The University of Pittsburgh's Daily Student Newspaper

The Pitt News

The University of Pittsburgh's Daily Student Newspaper

The Pitt News

The University of Pittsburgh's Daily Student Newspaper

The Pitt News

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Column | Caitlin Clark adapts to life in the WNBA
Column | Caitlin Clark adapts to life in the WNBA
By James Carter, Staff Writer • June 20, 2024
Opinion | NHL needs to bring specialty jerseys back
By Jameson Keebler, Senior Staff Columnist • June 19, 2024
Opinion | Hold your elected officials morally responsible
By Livia LaMarca, Assistant Opinions Editor • June 18, 2024

Funding secured for bus improvement project between Oakland and Downtown

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TPN File Image
A PRT bus on Fifth Avenue.

Transportation from campus to downtown might become easier in the future, as Pittsburgh Regional Transit received the money needed to begin working on the almost $300 million project to improve bussing between Downtown and Oakland. 

The Federal Transit Authority granted the PRT $150 million for the project, which will focus on creating a specific “University Line” with express buses that reach Squirrel Hill, Highland Park and the Mon Valley. This funding confirms that the project, which was first created in 2009, will officially begin. 

By the end of the addition, 23 new stations will be created with updated technology and improved bus-only lanes that run down streets like Fifth Avenue, with dedicated lines and services that won’t be severely impacted by traffic.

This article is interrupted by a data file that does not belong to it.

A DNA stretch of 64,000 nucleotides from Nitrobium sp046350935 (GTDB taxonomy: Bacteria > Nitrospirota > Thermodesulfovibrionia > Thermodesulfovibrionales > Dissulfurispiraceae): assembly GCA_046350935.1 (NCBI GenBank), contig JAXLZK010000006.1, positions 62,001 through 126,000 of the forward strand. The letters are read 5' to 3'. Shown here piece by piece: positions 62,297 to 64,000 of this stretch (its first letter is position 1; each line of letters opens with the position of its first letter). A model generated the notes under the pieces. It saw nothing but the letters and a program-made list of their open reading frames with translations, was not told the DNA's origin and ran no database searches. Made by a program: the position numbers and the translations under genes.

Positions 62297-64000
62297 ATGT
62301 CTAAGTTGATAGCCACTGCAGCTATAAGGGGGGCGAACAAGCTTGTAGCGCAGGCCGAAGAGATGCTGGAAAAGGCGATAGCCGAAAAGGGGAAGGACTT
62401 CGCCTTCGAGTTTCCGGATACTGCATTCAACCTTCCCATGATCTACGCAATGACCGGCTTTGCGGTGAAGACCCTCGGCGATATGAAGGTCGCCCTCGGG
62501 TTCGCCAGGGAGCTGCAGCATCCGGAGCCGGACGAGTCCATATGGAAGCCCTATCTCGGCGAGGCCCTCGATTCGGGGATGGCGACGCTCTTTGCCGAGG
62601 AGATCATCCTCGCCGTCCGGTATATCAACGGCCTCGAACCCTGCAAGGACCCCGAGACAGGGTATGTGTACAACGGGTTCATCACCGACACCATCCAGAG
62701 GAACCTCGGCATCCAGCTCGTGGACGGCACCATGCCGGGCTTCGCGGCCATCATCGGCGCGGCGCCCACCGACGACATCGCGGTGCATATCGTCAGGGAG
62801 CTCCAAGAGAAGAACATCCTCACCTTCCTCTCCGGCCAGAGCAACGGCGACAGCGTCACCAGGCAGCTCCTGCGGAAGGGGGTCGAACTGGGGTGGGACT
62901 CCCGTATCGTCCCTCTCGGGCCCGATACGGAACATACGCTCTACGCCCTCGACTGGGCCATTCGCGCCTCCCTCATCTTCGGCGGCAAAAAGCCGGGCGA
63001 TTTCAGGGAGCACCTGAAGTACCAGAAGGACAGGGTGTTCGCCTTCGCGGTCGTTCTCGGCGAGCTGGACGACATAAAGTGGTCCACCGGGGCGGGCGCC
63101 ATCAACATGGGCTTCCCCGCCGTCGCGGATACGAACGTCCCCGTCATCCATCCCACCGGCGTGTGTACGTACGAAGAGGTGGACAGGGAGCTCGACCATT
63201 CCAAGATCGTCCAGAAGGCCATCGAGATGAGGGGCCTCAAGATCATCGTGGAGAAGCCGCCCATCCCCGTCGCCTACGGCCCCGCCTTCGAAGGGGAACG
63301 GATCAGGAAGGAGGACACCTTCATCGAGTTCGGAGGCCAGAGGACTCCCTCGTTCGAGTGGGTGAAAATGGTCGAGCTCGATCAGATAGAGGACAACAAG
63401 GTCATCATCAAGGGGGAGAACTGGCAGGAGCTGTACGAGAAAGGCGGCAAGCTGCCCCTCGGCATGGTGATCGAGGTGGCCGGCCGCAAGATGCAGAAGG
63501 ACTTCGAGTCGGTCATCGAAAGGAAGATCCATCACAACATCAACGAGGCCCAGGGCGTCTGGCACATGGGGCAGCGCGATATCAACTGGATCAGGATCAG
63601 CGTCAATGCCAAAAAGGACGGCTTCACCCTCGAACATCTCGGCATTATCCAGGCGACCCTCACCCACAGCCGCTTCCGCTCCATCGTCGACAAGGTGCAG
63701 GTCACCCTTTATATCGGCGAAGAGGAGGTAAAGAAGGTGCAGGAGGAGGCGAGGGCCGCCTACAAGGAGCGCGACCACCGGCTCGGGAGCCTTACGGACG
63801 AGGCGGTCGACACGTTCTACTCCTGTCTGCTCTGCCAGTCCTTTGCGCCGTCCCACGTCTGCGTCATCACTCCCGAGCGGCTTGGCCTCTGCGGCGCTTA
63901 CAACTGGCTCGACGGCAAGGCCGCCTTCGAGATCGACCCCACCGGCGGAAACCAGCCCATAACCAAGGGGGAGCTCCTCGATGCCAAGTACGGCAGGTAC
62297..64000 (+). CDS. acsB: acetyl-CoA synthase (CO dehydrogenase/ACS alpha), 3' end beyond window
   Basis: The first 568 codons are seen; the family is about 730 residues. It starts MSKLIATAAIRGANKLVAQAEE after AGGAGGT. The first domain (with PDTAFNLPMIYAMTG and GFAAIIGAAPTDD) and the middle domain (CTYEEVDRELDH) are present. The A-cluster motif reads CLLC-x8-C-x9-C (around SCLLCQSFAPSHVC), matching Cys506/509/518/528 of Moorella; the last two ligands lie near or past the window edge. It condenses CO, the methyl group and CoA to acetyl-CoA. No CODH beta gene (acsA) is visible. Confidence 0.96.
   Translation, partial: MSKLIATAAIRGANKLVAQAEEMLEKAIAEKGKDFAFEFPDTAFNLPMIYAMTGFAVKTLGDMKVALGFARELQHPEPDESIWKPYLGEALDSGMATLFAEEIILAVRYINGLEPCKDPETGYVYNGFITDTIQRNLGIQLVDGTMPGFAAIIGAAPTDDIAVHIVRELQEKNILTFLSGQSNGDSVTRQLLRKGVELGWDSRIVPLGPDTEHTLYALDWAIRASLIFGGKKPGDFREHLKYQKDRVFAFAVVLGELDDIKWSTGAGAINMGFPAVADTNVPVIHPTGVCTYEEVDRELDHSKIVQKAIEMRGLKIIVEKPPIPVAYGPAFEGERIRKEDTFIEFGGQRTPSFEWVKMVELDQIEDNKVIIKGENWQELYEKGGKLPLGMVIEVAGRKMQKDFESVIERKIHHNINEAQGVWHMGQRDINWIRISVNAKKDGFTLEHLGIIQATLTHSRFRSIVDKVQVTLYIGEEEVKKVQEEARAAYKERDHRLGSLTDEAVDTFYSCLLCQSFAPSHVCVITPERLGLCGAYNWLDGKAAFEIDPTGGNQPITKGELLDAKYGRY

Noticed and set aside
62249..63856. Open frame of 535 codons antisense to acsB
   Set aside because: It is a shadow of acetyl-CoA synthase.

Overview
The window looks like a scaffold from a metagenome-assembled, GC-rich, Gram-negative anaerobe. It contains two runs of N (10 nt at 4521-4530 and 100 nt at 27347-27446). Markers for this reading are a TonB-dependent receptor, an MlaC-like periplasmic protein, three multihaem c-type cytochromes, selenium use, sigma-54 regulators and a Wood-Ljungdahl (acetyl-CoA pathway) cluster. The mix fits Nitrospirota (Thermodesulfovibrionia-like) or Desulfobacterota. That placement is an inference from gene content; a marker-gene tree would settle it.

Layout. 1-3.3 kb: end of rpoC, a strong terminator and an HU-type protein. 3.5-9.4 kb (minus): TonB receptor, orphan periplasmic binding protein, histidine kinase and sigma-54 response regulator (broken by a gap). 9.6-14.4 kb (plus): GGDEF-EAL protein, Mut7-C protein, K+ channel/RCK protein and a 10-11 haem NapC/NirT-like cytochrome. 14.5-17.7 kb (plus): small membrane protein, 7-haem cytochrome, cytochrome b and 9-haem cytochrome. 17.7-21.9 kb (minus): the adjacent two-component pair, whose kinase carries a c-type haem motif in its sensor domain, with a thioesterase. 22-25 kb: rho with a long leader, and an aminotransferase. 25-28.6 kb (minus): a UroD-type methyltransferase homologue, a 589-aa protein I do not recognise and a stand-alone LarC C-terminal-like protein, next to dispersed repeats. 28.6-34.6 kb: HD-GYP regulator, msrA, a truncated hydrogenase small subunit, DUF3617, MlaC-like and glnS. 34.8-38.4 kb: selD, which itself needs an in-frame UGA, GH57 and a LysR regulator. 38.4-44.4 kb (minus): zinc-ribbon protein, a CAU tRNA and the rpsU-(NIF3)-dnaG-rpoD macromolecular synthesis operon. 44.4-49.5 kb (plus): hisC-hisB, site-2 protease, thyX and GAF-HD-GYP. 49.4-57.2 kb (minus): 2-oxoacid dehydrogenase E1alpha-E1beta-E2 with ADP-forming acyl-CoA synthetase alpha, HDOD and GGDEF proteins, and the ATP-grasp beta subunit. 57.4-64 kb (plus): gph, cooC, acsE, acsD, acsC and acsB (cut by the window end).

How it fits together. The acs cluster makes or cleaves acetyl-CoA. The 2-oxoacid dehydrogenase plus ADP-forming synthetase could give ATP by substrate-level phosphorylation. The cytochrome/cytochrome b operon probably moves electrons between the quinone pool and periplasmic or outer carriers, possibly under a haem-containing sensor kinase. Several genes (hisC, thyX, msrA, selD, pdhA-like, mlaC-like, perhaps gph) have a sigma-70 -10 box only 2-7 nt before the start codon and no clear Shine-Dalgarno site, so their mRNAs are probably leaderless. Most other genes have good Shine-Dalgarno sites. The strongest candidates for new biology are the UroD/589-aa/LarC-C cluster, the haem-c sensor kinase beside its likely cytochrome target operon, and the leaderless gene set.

At an event announcing the funding of the project, Katharine Kelleman, CEO of Pittsburgh Regional Transit, said the project will bring improvements to every aspect of public transportation. 

“By increasing our reliability and efficiency between Downtown, Oakland and Uptown, we will improve transportation not only for those who ride the bus, but also improve safety and overall experience for pedestrians and cyclists,” Kelleman said. 

In addition to the money granted by the federal government, the project is also being funded by Pittsburgh Regional Transit, Allegheny County and the city of Pittsburgh. 

Pittsburgh Regional Transit estimates that about 30,000 people will be impacted by the project. Construction is set to begin sometime in the fall, though the timeline for when it will be finished is not yet available.

About the Contributor
Ryleigh Lord, News Editor
Ryleigh Lord is the head news editor at The Pitt News. She is a junior history and English writing major with an Irish minor. She also contributes to the culture desk, mostly to talk about the shows and movies she loves. In her free time, she's usually cheering on Arsenal WFC despite their best efforts to break her spirit. You can contact her at [email protected]